I don't think I have any advice for you whether or not you're worrying 'an appropriate amount' ;) If the birthing centre is not worried, that's certainly a vote in the not-worrying category (especially because I imagine they have a lot more detail available about your pregnancy and about what's actually happening!) I would get in touch with your care provider so they are aware if you haven't done that already... and to me if they are bothersome enough to have you adjusting your activity level, see if there are ways to do so in your life right now perhaps... (eg. could you fully sit down at work for 10-15 minutes if you've had a few really bothersome ones?) In any case I would try to find some really clear guidelines (probably from your care provider/birth centre about when to take more action, and then if your contractions fit that criteria (or if you just *have a bad feeling*) then you know that's the appropriate reaction.
I'm trying to see it as a bigger indication that at some point, my body is just going to *command* me to just *stop*, and working with making that adjustment little by little in my life. It has been really humbling knowing that at some point my whole life will come to a screeching halt, I'll go into labour for real and that's all that will matter.
In that sense the BH contractions are good 'practice' for me in more than just a physical way.
Sorry for rambling. I haven't slept much!
If the contractions are regular and more than 4-6 an hour, personally I would want to have my cervix checked to make sure they weren't affecting it. I have an irritable uterus and have been having regular bh contractions since 19 weeks. I had been getting regular checks and at 28 weeks my cervix was paper thin (after being fine 2 weeks prior). I'm now on modified bed rest and my cervix has lengthened (apparently my cervix is also "dynamic" meaning it can frequently change). I'm sensitive to this because my sister had a baby at 25 weeks with similar symptoms to what I was having. So pay attention to your body and get checked out if it doesn't feel right. Also, right before I found out my cervix had shortened significanty, I was having a ton of pelvic pressure. So that is something else to watch for. Can be normal, but can be an issue too. Not trying to scare you, but just follow your gut.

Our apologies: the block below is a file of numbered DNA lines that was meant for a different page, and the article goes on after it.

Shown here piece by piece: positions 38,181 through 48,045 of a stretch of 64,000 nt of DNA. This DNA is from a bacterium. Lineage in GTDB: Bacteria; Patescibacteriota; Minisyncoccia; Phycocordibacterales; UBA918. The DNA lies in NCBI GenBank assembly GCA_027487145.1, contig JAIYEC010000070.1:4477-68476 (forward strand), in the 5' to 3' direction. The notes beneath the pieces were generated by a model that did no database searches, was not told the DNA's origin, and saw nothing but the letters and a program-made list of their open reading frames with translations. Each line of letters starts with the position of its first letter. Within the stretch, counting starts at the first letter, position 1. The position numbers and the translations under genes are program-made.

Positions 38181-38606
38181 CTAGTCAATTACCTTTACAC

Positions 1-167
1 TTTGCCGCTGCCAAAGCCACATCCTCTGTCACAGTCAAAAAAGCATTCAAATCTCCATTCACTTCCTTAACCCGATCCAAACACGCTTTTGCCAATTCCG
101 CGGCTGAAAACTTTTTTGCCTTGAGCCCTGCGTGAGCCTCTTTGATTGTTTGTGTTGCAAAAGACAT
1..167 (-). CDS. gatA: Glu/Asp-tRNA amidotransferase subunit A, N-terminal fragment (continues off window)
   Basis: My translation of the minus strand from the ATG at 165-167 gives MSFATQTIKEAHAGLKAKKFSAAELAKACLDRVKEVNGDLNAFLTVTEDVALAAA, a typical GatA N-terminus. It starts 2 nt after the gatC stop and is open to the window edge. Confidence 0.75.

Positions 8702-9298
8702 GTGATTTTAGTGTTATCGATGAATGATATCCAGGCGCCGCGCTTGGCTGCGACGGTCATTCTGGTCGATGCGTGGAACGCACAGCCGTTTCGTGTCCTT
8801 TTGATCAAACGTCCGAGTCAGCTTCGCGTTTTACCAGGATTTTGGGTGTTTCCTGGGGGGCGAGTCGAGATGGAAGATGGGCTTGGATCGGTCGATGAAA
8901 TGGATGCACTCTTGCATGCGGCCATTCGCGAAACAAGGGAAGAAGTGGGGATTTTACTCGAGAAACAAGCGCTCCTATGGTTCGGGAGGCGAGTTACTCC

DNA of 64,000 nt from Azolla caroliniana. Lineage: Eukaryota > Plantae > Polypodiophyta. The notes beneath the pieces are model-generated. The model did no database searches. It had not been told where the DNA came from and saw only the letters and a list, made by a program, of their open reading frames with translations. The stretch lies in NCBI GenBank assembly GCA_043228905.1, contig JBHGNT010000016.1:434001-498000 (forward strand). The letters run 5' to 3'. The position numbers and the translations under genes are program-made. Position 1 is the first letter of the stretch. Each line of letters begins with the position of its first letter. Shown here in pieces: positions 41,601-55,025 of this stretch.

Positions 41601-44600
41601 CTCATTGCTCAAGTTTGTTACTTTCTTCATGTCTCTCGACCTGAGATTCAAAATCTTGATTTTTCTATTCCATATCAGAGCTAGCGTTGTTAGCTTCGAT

Thank you cedarwoman and waluso. cedarwoman, I'm actually comforted by the rambling :)
I feel like sometimes the bh are nothing to worry about and sometimes I get a little worried, especially when I get really stressed at work and have to do a lot of running. The past few days I've been feeling little jabs in my uterus so I will get checked. But I'm not too worried... I think this is practice for the real contractions too. But at my job, I'm expected to do a certain amount of work, so if I'm overworking myself and causing my body harm, I'd like to know so I can maybe request less rigorous work.
Again thank you ladies so much for your advice :). It's really comforting to know I can come here and listen to other women's experiences.
Winniepam - Could you try slowing down your workload for a couple of days as an experiment to see if that makes a difference?
I was at the midwife's on Friday and she was poking around with the fetoscope looking for the heartbeat so my husband could hear it. Then she stopped and said: "She's having a contraction, I can't hear anything right now." She seemed super calm about it, like it was the most matter-of-fact thing (meanwhile, my husband almost pulled out the stopwatch to start timing them, hahaha). So I guess if midwives are not worried about it, and it's not severe pain (like someone said) then it should be ok. I get them now every night, about 3-4 in one hour but I just tell myself to breathe and relax and they go away. Good practice, if you ask me. :)